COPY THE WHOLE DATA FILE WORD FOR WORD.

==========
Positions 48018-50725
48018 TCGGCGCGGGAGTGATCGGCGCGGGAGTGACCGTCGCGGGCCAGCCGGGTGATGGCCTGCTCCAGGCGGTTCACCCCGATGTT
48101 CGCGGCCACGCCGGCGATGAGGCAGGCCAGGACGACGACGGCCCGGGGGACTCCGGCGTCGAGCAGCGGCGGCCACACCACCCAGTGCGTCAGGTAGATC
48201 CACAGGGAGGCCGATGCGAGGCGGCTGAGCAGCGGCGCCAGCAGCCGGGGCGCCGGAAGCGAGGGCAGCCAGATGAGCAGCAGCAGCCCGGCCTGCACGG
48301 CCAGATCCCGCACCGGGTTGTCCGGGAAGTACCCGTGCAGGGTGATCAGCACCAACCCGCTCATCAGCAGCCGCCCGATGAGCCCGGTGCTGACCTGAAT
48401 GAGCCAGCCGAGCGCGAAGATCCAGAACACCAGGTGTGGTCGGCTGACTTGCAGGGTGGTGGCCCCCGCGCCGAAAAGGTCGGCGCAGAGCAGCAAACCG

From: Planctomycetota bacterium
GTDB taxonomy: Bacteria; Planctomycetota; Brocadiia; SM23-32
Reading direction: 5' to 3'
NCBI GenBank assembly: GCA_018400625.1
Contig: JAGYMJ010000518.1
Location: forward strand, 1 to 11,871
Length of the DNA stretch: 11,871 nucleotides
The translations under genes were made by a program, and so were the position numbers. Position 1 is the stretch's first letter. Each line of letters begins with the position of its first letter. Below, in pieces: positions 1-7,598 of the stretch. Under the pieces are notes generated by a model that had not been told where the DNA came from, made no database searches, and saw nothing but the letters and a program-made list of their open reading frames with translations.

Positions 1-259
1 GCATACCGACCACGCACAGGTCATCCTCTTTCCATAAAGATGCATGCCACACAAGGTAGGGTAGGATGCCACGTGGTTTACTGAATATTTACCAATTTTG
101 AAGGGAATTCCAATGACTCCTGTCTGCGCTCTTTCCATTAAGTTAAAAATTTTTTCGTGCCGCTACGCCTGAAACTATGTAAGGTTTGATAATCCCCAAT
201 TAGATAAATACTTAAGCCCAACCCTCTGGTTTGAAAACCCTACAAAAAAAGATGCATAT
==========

Positions 48018-50725
48018 TCGGCGCGGGAGTGATCGGCGCGGGAGTGACCGTCGCGGGCCAGCCGGGTGATGGCCTGCTCCAGGCGGTTCACCCCGATGTT
48101 CGCGGCCACGCCGGCGATGAGGCAGGCCAGGACGACGACGGCCCGGGGGACTCCGGCGTCGAGCAGCGGCGGCCACACCACCCAGTGCGTCAGGTAGATC
48201 CACAGGGAGGCCGATGCGAGGCGGCTGAGCAGCGGCGCCAGCAGCCGGGGCGCCGGAAGCGAGGGCAGCCAGATGAGCAGCAGCAGCCCGGCCTGCACGG
48301 CCAGATCCCGCACCGGGTTGTCCGGGAAGTACCCGTGCAGGGTGATCAGCACCAACCCGCTCATCAGCAGCCGCCCGATGAGCCCGGTGCTGACCTGAAT
48401 GAGCCAGCCGAGCGCGAAGATCCAGAACACCAGGTGTGGTCGGCTGACTTGCAGGGTGGTGGCCCCCGCGCCGAAAAGGTCGGCGCAGAGCAGCAAACCG

From: Planctomycetota bacterium
GTDB taxonomy: Bacteria; Planctomycetota; Brocadiia; SM23-32
Reading direction: 5' to 3'
NCBI GenBank assembly: GCA_018400625.1
Contig: JAGYMJ010000518.1
Location: forward strand, 1 to 11,871
Length of the DNA stretch: 11,871 nucleotides
The translations under genes were made by a program, and so were the position numbers. Position 1 is the stretch's first letter. Each line of letters begins with the position of its first letter. Below, in pieces: positions 1-7,598 of the stretch. Under the pieces are notes generated by a model that had not been told where the DNA came from, made no database searches, and saw nothing but the letters and a program-made list of their open reading frames with translations.

Positions 1-259
1 GCATACCGACCACGCACAGGTCATCCTCTTTCCATAAAGATGCATGCCACACAAGGTAGGGTAGGATGCCACGTGGTTTACTGAATATTTACCAATTTTG
101 AAGGGAATTCCAATGACTCCTGTCTGCGCTCTTTCCATTAAGTTAAAAATTTTTTCGTGCCGCTACGCCTGAAACTATGTAAGGTTTGATAATCCCCAAT
201 TAGATAAATACTTAAGCCCAACCCTCTGGTTTGAAAACCCTACAAAAAAAGATGCATAT